Not only do these upcycled plastic bottle planters look cool with their Marimekko patterns, but they are self-draining planters.
I use these planters in the kitchen as herb gardens. Because of their clever drainage system, the herbs last longer than in other planters as there is less risk of over or underwatering them.
The upcycled plastic bottle planters have been decoupaged with Marimekko napkins to give them a cool contemporary look.
I’m a huge fan of Marimekko designs and have used their napkins in many of my upcycles. Including the very colourful Marimekko decorative tin can planters in my garden and even my upcycled garden bench.
I’ve used these repurposed plastic bottle planters as a herb garden for my kitchen window. They could be used as repurposed succulent planters or even for flowering plants.
This is a fun, affordable upcycle craft with stuff you will likely have at home, such as plastic bottles and newspapers.
I’ve used Marimekko paper napkins because I love their designs and have a huge stash of their napkins at home. Every time I visit an interior or kitchen store, and they have a collection of Marimekko paper napkins, I can’t stop myself from buying a packet.
Any other paper napkins can be used, or if you don’t have any, then paint the plastic bottle planters.
We’re a participant in the Amazon Services LLC Associates Program, an affiliate advertising program designed to provide a means for us to earn fees by linking to Amazon.com and affiliated sites. As an Amazon Associate, I earn from qualifying purchases.
What You Need For Plastic Bottle Planters
- Empty soda bottles – large 1.5 – 2-litre plastic bottles
- Newspaper for the paper mache
- Flour or glue for paper mache
- White paint
- Marimekko paper napkins
- Mod Podge decoupage glue
How To Make The Upcycled Plastic Bottle Planters
Step 1: The first thing to do is to cut the plastic soda bottles into three roughly equal parts. This is easily done with either a pair of scissors or a knife.
Step 2: Next, is the clever bit of these planters and which makes them draining planters. First, discard the middle bit of the cut plastic bottle. (If you used a green bottle, you could use the middle bit to make plastic faux succulents).
Then, remove the lid from the top of the bottle and then place it upside down inside the bottom part of the bottle.
This feature will allow any excess water to drain away whilst providing a reservoir for when the plants need it.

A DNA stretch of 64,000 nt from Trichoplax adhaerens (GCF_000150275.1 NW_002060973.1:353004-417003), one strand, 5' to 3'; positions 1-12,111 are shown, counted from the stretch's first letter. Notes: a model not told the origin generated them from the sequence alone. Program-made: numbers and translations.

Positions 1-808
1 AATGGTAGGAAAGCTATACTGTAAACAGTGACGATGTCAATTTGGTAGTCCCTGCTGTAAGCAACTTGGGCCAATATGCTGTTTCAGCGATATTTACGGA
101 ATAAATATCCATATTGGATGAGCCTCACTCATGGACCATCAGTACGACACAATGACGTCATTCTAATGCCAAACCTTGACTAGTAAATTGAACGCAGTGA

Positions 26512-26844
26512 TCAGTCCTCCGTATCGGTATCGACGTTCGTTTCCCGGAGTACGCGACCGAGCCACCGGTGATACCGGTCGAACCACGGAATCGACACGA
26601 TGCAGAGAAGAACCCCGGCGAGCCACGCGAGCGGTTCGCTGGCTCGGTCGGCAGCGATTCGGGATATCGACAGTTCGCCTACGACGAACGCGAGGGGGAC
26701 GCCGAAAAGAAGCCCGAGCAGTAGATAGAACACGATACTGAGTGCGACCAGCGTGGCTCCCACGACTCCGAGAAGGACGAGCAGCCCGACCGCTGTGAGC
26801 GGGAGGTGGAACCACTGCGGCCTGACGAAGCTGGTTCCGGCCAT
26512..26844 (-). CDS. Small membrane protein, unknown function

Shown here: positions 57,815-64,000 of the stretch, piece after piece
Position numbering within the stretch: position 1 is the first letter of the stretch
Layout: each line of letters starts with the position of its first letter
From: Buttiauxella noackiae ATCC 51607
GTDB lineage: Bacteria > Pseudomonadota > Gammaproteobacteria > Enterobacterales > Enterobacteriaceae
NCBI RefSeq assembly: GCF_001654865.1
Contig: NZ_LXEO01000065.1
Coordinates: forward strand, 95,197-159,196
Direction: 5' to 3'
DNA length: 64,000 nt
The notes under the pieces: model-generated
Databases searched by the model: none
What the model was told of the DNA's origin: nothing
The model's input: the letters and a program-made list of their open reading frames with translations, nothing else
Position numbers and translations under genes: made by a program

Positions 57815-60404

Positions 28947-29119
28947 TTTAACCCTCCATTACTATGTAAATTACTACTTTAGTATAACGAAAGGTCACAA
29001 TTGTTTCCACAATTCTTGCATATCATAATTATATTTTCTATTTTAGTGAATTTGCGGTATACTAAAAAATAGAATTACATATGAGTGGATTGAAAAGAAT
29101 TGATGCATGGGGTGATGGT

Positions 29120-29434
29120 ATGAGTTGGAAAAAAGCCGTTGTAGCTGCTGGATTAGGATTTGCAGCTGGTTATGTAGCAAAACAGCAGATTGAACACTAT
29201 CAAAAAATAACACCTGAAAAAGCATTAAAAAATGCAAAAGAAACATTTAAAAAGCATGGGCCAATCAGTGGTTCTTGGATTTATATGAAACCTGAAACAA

Step 3: Next, paper mache the plastic bottle planters. Cut up strips of newspaper and glue them to the bottles by using a flour and water mixture as glue. The flour and water mixture should be the consistency of cream.
The bottle planters were covered in two layers of paper mache.
Top tip: You can use glue with the paper mache as I did with my giant paper mache cactus. But I find with the flour mixture, my fingers get less sticky, and as a result, the craft is less messy.
Step 4: Once the paper mache has dried, paint the planters white. This will make sure the newspaper print doesn’t show through the decoupage.
The Marimekko Decoupage
Step 5: Next, decoupage the plastic bottle planters with the Marimekko paper napkins. As the planters are round, it is best to cut the napkins into strips about 1″ strips (just like with my map mason jar banks).
The napkins are three ply; you only need to use the top ply. So carefully separate the top printed ply from the others.
Top Tip: Separating the layers of the napkin can be tricky. Folding the napkin in a corner and gently rubbing it between your thumb and forefinger should help loosen the ply layers.
Step 6: Cover the planter in Mod Podge before adding the strips of printed napkins. The single-ply napkin is delicate, so gently dab it in place on the bottle with a foam brush.
Keep on adding the paper napkin strips until the whole planter is covered.
Step 7: Once the whole planter is covered in paper napkins and the glue has dried. Apply a layer of Mod Podge over the top of the napkins; this will act as a protective varnish.
Applying the Mod Podge will look milky, but don’t worry; the glue dries clear.
Step 8: Now, all that’s left to do is add plants. I planted herbs in my upcycled Marimekko bottle garden. They sit on the window sill in my kitchen, ready for use.
It is very easy to turn these repurposed bottle planters into hanging planters. Make a recycled plant hanger for them, or punch three holes in the sides and use twine to hang them.
I have a load of tin can planter ideas if you are looking for more upcycled planter ideas. For DIY herb gardens, check out these hanging denim indoor herb garden or my outdoor upcycled window herb planter.
Any leftover napkins can make other crafts, even fun stuff like cool Marimekko decoupage shoes or these other fabulous decoupage craft ideas. The napkins would also be great for decorating these paper mache teacups.
- Large soda bottle
- Marimekko paper napkins
- Mod Podge
- Foam brush
- Cut the soda bottles into three equal parts and discard the middle plastic.
- Next, remove the lid from the top of the bottle and place it inside the bottom of the plastic bottle.
- Paper mache the outside of the plastic bottle planter with 2 layers of newspaper. Use a mixture of flour and water to stick the paper to the bottle.
- Paint the paper mache bottles white.
- Cut the Marimekko napkin into 1" strips and remove the printed top ply of the napkins.
- Decoupage the strips of napkin onto the painted bottle. Use Mod Podge to stick them down one at a time until the whole planter is covered.
- Apply a layer of Mod Podge to the outside of the planters to act as a protective varnish.
- Fill the planters with soil and herbs or other plants such as succulents.
I’m always looking for things to upcycle into planters and recently I have even managed to make some cool plant pot covers out of old maps.